Low-income students are being left behind. Only 38% of low-income high school seniors go straight to college as compared to 81% of their peers in the highest income quartile. Then, once enrolled in college, low-income students earn bachelor's degrees at a rate that is less than half of that of their high-income peers — 21% as compared with 45%.
Students in the Upward Bound program are four times more likely to earn an undergraduate degree than those students from similar backgrounds who did not participate in TRIO. Nearly 20 percent of all Black and Hispanic freshmen who entered college in 1981 received assistance through the TRIO Talent Search or EOC programs. Students in the TRIO Student Support Services program are more than twice as likely to remain in college than those students from similar backgrounds who did not participate in the program.
Who Does TRIO Serve?
Who Does TRIO Serve?
As mandated by Congress, two-thirds of the students served must come from families with low-moderate income where neither parent graduated from college.
More than 2,800 TRIO Programs currently serve nearly 758,000 low-income Americans. Many programs serve students in grades six through 12.
Thirty-seven percent of TRIO students are Whites, 35% are African-Americans, 19% are Hispanics, 4% are Native Americans, 4% are Asian-Americans, and 1% are listed as "Other," including multiracial students.
Seven thousand students with disabilities and more than 6,000 U.S. veterans are currently enrolled in the TRIO Programs as well.
Northern Vermont University Lyndon Upward Bound
A federally funded program dedicated to serving college-bound, first-generation, and modest-income students from Northeastern Vermont and New Hampshire and helping them achieve their academic goals
News & Updates
Northern Vermont University - Lyndon Upward Bound had an outstanding 40th summer program!! Though we made the tough decision to transition to a smaller, cohort-based residential program to stayin compliance with Covid-19 protocals, it was awesome to have students on campus and they all took advantage of this opportunity to grow academically, socially, and culturally all while pursuing their college goals. This included immersion in a college environment with five hours of daily academic classes in the morning followed by social activities and elective classes in the afternoon, all with the purpose of pushing them outside their comfort zones and become more prepared for the school year, college, and their future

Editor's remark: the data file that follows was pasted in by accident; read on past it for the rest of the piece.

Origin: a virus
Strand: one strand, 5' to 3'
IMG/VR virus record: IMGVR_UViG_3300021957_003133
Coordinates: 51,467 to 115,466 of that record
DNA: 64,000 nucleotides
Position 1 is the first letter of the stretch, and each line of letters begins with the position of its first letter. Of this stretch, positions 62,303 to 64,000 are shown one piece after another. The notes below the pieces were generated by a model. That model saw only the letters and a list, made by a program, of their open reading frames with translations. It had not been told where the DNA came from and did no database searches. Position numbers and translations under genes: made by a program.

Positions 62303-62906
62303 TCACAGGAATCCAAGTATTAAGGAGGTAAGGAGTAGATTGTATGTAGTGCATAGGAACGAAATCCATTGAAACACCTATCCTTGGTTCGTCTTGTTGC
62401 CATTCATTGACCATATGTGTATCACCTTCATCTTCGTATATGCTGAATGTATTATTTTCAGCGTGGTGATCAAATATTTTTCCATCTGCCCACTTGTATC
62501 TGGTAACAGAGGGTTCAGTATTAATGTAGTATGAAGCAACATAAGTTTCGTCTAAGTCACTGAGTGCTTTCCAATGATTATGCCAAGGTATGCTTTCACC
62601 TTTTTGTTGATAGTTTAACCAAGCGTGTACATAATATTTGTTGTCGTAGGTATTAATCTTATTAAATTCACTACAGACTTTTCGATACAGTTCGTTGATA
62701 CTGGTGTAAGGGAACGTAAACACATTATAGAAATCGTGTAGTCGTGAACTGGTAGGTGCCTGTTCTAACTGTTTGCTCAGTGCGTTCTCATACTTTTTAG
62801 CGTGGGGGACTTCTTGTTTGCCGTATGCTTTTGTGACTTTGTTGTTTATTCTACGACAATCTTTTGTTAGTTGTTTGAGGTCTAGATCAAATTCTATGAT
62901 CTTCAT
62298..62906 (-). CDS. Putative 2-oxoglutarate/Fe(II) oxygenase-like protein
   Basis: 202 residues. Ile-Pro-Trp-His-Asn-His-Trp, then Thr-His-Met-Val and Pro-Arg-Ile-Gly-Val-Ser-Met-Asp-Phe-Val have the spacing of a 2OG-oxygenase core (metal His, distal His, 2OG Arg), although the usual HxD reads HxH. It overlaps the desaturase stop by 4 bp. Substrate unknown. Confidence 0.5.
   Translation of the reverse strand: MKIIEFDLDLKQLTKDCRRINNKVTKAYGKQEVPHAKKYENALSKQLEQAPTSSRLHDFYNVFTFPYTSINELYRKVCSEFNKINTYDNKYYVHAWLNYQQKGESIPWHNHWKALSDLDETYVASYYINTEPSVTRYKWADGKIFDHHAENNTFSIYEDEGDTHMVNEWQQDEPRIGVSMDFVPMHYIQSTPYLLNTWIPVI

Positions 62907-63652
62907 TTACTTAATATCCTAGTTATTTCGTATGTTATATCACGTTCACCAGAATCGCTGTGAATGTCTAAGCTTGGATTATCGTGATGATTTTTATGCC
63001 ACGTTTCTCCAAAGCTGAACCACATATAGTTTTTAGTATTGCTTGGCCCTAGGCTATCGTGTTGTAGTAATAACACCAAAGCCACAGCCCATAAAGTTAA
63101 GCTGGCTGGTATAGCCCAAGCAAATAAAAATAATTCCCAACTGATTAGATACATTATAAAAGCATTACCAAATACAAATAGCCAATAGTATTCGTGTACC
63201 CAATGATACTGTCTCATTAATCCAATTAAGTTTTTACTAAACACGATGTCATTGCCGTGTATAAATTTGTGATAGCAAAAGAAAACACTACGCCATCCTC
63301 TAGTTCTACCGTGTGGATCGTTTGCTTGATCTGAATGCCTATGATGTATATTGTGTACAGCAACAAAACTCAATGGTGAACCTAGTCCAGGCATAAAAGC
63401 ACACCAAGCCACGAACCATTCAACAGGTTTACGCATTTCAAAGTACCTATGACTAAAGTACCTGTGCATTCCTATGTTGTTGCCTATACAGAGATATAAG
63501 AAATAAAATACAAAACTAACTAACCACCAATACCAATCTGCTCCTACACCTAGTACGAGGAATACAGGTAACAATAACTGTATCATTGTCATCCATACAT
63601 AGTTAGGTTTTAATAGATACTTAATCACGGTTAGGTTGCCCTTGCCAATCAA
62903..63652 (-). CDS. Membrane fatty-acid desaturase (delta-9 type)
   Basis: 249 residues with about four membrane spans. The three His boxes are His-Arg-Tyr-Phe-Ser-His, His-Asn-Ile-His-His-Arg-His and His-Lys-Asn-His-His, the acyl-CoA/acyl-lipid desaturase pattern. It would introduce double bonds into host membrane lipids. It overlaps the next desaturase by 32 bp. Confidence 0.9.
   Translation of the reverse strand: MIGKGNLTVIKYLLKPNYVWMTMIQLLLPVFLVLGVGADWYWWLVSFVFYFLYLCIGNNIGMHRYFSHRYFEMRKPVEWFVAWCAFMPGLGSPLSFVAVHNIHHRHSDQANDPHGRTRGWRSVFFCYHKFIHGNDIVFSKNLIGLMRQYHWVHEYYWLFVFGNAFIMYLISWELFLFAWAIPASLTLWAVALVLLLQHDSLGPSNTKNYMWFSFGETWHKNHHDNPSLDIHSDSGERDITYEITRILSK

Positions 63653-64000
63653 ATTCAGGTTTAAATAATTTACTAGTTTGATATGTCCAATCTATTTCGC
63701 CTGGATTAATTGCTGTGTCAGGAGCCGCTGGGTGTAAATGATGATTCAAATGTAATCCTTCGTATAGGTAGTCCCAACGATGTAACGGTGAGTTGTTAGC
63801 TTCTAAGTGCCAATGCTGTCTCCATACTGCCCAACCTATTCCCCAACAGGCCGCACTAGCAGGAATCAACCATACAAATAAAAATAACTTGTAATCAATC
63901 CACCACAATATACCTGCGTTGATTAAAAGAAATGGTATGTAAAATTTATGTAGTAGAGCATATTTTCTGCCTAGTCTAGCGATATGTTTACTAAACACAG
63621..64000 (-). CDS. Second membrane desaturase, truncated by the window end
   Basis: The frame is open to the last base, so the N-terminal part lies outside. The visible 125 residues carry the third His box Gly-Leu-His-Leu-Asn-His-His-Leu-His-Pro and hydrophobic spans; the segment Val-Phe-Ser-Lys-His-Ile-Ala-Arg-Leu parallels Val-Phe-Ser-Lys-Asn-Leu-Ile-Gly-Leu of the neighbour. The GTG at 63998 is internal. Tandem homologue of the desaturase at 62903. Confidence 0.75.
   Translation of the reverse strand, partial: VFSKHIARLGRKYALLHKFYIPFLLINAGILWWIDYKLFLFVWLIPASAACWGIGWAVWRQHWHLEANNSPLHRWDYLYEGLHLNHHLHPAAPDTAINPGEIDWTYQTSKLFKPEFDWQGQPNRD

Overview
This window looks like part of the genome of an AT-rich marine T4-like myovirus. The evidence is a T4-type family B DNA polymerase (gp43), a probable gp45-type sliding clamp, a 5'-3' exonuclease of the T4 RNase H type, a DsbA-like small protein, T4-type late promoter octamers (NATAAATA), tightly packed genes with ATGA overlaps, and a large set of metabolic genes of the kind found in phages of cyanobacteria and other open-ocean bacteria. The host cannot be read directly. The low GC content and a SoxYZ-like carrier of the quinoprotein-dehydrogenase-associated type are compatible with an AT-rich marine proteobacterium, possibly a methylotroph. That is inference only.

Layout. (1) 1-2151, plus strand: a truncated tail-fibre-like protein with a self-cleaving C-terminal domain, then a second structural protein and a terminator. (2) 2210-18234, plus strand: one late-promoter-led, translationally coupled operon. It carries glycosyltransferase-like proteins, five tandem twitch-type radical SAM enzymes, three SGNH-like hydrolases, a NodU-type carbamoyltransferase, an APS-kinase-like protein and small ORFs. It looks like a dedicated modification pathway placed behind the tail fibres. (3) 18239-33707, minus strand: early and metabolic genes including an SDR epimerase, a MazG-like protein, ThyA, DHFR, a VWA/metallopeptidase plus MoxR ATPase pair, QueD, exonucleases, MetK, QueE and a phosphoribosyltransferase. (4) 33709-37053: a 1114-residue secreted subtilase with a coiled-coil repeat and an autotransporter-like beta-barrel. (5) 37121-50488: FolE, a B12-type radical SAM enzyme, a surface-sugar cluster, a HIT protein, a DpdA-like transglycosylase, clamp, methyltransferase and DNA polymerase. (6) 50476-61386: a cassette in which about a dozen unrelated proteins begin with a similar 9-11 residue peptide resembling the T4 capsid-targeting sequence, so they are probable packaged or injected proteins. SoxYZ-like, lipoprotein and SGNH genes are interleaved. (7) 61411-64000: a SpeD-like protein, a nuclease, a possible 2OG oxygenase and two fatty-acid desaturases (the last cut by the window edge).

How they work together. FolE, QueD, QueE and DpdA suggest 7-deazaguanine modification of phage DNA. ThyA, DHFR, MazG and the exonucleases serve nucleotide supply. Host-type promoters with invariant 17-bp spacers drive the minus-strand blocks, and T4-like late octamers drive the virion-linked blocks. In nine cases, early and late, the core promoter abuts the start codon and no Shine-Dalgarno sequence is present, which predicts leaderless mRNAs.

In total, we offered a selection of 5 challenging academic courses including SAT Prep, Calculus, Geometry, College Writing, and Senior College Counseling. We also offered 10 elective courses including John Lewis Book Club, Creative Writing, Photography, Fitness, Musical Theater, Robotics, and Yoga. At the end of the summer, all scholars took a full unofficial SAT in which the rising seniors scored a staggering 200 points above the national average for similar income students! These tests will be used to better prepare the young scholars for this important college entrance exam. All-in-all, the students took full advantage of the opportunity to grow personally, academically, and socially, and really enjoyed being back in person after a Virtual Summer Program last year - despite the smaller group dynamic.
Beyond coursework, students had the opportunity to participate in 10 in-person college tours this summer: NVU-Lyndon, Middlebury College, Boston College, Northeastern, Central Maine Community College, University of Maine at Farmington, Thomas College, University of Maine - Orono, Husson University, and Colby College. Many of these tours allowed our participants to connect with members of campus-based Student Support Services, another federally-funded TRIO community. Building upon these tours, we had a “Major Aspirations” seminar where an archaeologist from Middlebury College spoke to the students about his career path and experiences as a low-income student. We believe it is important for our UB students to hear about the struggles of other first-generation or low-income college students and how they successfully overcame common obstacles.